The Theory

It has been known for a long time that some people can control HIV without help from drugs. These people are called long-term non-progressors (LTNPs). There are three apparent reasons why LTNPs can keep HIV under control without the help of powerful antivirals.

  1. Some people have a type of virus that is very slow.

  2. Some people are born without a kind of "receptor" on their cells making it very difficult for the virus to get inside of their cells.

  3. Most LTNPs, however, have only one thing in common: unlike people who progress, their soldier cells (both T-cells and natural killer cells) attack HIV-infected cells aggressively. Most people with HIV have sluggish soldier cells as if they did not recognize HIV as an enemy. For this reason, the late Jonas Salk called HIV illness the, "Alzheimer's of the immune system."

Drs. Bruce Walker and Eric Rosenberg from Massachusetts General Hospital have tried to understand how to make a person with HIV into a long-term non-progressor. They began by identifying people who had been recently infected and then immediately gave them powerful antivirals. This protected their soldier cells and as a result, these people looked a lot like LTNPs. In fact, after stopping antiviral therapy, these people seem to be able to control the virus for long periods of time without drugs.

The next step for scientists is to see if there is a way to cause people who did not take antivirals immediately after getting infected to look like long-term non-progressors. There are three ways this is being attempted, with many variations:

  1. using HIV vaccines

  2. using IL-2, which may increase the number of the killer soldier cells and help them fight better

  3. through interrupting therapy repeatedly in an attempt to "immunize" the soldiers with a person's own virus.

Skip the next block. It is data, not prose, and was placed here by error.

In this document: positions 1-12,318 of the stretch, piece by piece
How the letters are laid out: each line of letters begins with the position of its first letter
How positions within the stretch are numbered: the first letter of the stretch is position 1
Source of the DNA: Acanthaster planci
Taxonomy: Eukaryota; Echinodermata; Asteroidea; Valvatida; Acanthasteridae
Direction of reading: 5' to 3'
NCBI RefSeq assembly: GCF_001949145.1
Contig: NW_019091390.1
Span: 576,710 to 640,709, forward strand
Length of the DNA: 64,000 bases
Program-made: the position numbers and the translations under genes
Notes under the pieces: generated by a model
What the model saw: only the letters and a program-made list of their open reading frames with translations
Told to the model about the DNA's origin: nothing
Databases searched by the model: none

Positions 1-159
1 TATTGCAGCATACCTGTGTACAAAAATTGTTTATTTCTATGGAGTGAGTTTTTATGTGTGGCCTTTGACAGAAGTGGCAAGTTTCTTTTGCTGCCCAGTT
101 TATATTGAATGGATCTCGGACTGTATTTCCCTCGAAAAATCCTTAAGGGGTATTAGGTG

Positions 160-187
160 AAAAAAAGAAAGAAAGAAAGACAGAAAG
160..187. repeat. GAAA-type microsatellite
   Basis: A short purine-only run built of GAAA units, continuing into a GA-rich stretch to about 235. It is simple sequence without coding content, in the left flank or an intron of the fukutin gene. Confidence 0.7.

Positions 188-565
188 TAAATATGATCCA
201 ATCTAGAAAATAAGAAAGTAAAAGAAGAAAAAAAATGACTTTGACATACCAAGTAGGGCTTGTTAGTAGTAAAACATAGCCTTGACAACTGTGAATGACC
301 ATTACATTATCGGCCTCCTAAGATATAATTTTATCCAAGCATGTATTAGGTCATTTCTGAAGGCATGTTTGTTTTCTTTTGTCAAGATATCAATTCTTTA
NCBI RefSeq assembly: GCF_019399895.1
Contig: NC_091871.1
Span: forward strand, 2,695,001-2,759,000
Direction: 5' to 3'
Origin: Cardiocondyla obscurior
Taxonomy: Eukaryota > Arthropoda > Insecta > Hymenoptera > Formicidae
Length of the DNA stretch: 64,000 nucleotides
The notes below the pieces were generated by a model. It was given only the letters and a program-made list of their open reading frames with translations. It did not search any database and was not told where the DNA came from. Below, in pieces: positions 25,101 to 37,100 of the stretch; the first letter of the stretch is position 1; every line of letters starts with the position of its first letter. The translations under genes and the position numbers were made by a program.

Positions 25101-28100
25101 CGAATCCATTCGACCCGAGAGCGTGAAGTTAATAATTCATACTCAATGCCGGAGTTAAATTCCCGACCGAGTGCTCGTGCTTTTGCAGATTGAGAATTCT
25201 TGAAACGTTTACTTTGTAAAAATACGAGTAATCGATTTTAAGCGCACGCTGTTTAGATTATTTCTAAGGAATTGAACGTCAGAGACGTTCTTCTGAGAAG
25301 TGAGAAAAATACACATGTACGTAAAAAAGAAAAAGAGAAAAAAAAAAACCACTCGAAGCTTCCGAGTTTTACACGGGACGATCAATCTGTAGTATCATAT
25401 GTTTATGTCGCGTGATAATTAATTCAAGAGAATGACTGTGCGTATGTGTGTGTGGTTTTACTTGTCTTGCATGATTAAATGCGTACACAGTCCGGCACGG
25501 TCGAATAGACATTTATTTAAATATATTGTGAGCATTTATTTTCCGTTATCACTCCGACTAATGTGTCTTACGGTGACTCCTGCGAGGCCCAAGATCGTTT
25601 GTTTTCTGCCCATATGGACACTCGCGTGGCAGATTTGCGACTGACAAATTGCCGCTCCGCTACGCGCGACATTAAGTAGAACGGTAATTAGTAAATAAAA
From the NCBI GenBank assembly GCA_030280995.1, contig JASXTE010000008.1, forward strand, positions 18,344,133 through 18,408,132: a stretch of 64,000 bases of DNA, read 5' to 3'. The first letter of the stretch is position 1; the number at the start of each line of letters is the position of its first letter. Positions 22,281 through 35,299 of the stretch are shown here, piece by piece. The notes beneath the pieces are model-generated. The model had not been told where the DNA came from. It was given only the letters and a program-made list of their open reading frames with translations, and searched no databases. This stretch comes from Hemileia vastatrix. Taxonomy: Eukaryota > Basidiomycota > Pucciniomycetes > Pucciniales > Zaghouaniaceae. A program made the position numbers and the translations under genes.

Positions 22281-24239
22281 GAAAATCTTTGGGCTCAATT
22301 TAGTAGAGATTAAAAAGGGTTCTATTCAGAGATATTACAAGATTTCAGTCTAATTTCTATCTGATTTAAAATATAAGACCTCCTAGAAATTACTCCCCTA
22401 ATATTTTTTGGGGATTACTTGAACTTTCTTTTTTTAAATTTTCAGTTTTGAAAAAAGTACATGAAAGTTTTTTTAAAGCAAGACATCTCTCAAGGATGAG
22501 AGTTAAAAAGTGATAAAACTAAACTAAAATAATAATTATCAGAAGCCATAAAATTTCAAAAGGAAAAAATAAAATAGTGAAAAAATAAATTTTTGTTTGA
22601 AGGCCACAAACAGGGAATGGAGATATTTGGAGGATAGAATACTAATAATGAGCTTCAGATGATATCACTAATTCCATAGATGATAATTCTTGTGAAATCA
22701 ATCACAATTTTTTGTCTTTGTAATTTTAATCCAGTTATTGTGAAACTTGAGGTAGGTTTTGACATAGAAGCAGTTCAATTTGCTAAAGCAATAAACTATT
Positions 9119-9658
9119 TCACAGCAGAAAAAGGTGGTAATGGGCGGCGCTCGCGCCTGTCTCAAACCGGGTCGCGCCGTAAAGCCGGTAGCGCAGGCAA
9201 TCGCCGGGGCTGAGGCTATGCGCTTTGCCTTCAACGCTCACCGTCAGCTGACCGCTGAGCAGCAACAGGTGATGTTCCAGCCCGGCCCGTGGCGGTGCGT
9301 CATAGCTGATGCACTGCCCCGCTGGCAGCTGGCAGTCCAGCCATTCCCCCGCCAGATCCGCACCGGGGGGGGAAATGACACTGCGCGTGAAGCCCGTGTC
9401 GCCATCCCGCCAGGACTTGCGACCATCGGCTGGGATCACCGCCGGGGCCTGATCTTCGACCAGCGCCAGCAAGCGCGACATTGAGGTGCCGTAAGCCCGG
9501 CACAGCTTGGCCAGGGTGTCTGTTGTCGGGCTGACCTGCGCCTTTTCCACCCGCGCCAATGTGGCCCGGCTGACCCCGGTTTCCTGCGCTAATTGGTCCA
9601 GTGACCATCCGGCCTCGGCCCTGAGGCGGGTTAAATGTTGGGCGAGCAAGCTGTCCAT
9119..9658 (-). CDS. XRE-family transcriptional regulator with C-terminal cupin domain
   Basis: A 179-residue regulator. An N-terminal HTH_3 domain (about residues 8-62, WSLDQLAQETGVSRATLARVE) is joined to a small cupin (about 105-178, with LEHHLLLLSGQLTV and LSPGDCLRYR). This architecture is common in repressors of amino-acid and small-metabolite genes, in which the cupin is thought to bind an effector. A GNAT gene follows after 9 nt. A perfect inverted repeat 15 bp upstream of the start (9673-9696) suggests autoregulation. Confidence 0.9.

Why HIV Vaccines?

If HIV is the "Alzheimer's of the immune system," then it makes sense to try to get back the memory. And now there is evidence that an HIV vaccine can increase the number of new soldier cells that can recognize and fight HIV.

There is a test to measure whether or not soldiers are recognizing HIV as an enemy. Dr. Fred Valentine at New York University Center For AIDS Research, has done a study of an HIV vaccine called Remune: he got a group of HIV+ people taking HAART and administered the real vaccine to half and a placebo to the rest. Those who got the real HIV vaccine, acquired soldiers that fight HIV just like the long-term non-progressors and those who did not get the vaccine did not have soldiers that fight HIV. This means that we may be able to increase the number of soldiers born after drugs control the virus that have the capacity to recognize and fight HIV.


Another method that might be helpful in trying to control HIV without drugs is to get the soldier cells to behave properly. Whatever HIV does to make the soldier cells work poorly might be reversed if we understood why they don't work well. Some people think that IL-2 might do this. There is some evidence that this might be so, and there will be a study of this in New York City. In fact, there are several things that IL-2 seems to do that might help the immune system. For one thing, it increases the number of soldiers by a huge amount. T-cell levels often go up to normal when using this chemical messenger that tells T-cells to make copies of themselves.

Dr. Kendall Smith, who is at Cornell University Medical Center, has been studying the effect of low, daily doses of IL-2 given after HAART has been discontinued, and has found that IL-2 promotes a marked increase in killer T-cells that then function to control the virus. A new trial planned at the Cornell Medical Center will test the combination of IL-2 and HIV vaccination while people are on HAART, followed by treatment interruption to see whether the viral relapse can be prevented.

Try it All

A few trials are trying to combine methods. These studies involve four steps: